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May 21, 2019 – Dulce Rivera lived for the one hour a day she was allowed outside, to pace alone on a patch of concrete encased by metal fencing.
They called it “the yard,” but it was really a metal cage. Still, it was far better than the misery she endured the other 23 hours a day, locked alone in a cell with no one to talk to, and nothing to distract her from her increasingly dark thoughts.
Rivera, a 36-year-old transgender woman from Honduras and a longtime United States resident, was detained by U.S. Immigration and Customs Enforcement in 2017. She was placed in the Cibola County Correctional Center in New Mexico, and moved into solitary confinement in May of 2018 for harassing other detainees, according to facility records.
The cell had bare walls, adorned only with a few crude metal necessities: a table, sink and toilet.
“You never know what day it is, what time it is,” Rivera said. “Sometimes you never see the sun.”
On June 20, nearly four weeks after she was placed in isolation, guards told her that she wouldn’t be allowed to go to the yard. Two days later, she fashioned a noose from a torn blanket and hanged herself from a ceiling vent.
A passing guard cut her down before she suffocated, but her ordeal wasn’t over. After a trip to the hospital, immigration officials led Rivera back to a different solitary confinement cell — this one with huge block letters across the door reading “SUICIDE SAFE.”
Rivera would spend most of the next year in isolation, in the same conditions that she blames for her mental breakdown.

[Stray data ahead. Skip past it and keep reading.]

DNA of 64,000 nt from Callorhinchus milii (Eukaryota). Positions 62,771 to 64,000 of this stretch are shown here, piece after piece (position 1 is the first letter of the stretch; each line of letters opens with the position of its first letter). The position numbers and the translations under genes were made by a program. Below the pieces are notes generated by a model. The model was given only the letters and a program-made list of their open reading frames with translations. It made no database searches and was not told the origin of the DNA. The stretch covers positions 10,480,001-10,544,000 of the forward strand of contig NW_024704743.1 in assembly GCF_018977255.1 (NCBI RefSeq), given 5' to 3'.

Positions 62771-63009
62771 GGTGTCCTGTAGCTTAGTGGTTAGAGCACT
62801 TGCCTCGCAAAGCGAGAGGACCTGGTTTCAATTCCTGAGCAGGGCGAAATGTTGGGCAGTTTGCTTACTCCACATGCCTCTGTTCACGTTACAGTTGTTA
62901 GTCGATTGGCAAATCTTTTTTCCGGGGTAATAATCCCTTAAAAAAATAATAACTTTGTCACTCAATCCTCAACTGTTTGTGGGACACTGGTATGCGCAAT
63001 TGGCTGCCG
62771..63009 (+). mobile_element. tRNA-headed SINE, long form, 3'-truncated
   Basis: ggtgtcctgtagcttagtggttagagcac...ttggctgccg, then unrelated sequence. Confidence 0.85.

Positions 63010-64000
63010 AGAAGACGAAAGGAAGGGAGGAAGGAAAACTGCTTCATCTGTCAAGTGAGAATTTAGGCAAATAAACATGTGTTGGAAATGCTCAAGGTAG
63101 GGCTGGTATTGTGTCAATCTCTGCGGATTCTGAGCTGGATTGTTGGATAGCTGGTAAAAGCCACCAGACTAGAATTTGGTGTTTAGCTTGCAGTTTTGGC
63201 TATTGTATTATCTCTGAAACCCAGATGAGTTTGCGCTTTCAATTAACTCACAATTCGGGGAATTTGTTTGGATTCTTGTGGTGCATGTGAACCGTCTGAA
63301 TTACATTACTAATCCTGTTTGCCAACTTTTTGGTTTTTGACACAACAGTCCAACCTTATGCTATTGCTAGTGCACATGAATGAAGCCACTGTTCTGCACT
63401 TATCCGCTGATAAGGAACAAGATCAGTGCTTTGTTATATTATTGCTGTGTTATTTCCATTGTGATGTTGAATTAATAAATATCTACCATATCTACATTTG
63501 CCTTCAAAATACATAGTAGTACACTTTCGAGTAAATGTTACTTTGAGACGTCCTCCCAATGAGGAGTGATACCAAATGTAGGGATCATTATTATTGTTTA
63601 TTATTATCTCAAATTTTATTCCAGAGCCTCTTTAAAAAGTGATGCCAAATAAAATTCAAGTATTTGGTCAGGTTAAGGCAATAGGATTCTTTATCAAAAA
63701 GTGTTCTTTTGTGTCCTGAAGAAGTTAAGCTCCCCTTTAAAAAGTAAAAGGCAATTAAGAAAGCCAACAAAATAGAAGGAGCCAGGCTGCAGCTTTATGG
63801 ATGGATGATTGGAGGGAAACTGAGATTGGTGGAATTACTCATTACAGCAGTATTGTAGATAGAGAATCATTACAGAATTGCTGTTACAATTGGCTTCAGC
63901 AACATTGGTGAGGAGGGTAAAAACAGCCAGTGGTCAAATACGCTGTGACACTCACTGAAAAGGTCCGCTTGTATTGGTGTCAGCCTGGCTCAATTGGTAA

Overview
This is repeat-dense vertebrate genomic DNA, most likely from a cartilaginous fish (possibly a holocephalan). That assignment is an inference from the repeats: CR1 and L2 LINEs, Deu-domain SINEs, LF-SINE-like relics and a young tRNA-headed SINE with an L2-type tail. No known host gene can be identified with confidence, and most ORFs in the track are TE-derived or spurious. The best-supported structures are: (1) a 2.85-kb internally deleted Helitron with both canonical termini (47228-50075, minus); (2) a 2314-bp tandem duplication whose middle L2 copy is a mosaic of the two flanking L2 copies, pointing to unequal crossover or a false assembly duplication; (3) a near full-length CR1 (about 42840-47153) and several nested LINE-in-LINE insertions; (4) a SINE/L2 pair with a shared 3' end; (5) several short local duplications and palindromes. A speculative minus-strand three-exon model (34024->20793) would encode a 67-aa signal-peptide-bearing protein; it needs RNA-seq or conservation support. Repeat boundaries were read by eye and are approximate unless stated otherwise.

The United Nations special rapporteur on torture has said that solitary confinement should be banned except in “very exceptional circumstances” and that isolation for more than 15 days constitutes “inhuman and degrading treatment.” The mentally ill should never be put in isolation, the rapporteur said.
ICE’s own directives say that isolating its detainees — who under federal law, aren’t considered prisoners and aren’t held for punitive reasons — is “a serious step that requires careful consideration of alternatives.”
An investigation called Solitary Voices by the International Consortium of Investigative Journalists has found that rather than as a last resort, ICE uses isolation as a go-to tool to manage and punish even the most vulnerable detainees for weeks and months at a time.
ICIJ’s reporting, which included a groundbreaking review of more than 8,400 reports describing placements of ICE detainees in solitary confinement, found that the immigration agency has used isolation cells to punish immigrants for offenses as minor as consensual kissing and to segregate hunger strikers, LGBTQ detainees and people with disabilities.
In nearly a third of the cases, detainees were described as having a mental illness, a population especially vulnerable to breakdown if locked up alone in a small cell. Records reviewed by ICIJ describe detainees in isolation mutilating their genitals, gouging their eyes, cutting their wrists and smearing their cells with feces.
The review found that while held in isolation cells, immigrants had suffered hallucinations, fits of anger and suicidal impulses. Former detainees told ICIJ they experienced sleeplessness, flashbacks, depression and memory loss long after release.
“People were being brutalized,” said Ellen Gallagher, a supervisor within the U.S. Department of Homeland Security who has tried for years to sound the alarm within the federal government about abusive use of solitary confinement by ICE, a DHS agency.
She has never been so deeply disturbed by a professional matter, she said. “I lost sleep. I cried,” she said.
Speaking publicly for the first time, Gallagher said she believes ICE’s use of solitary confinement “rises to the point of torture.”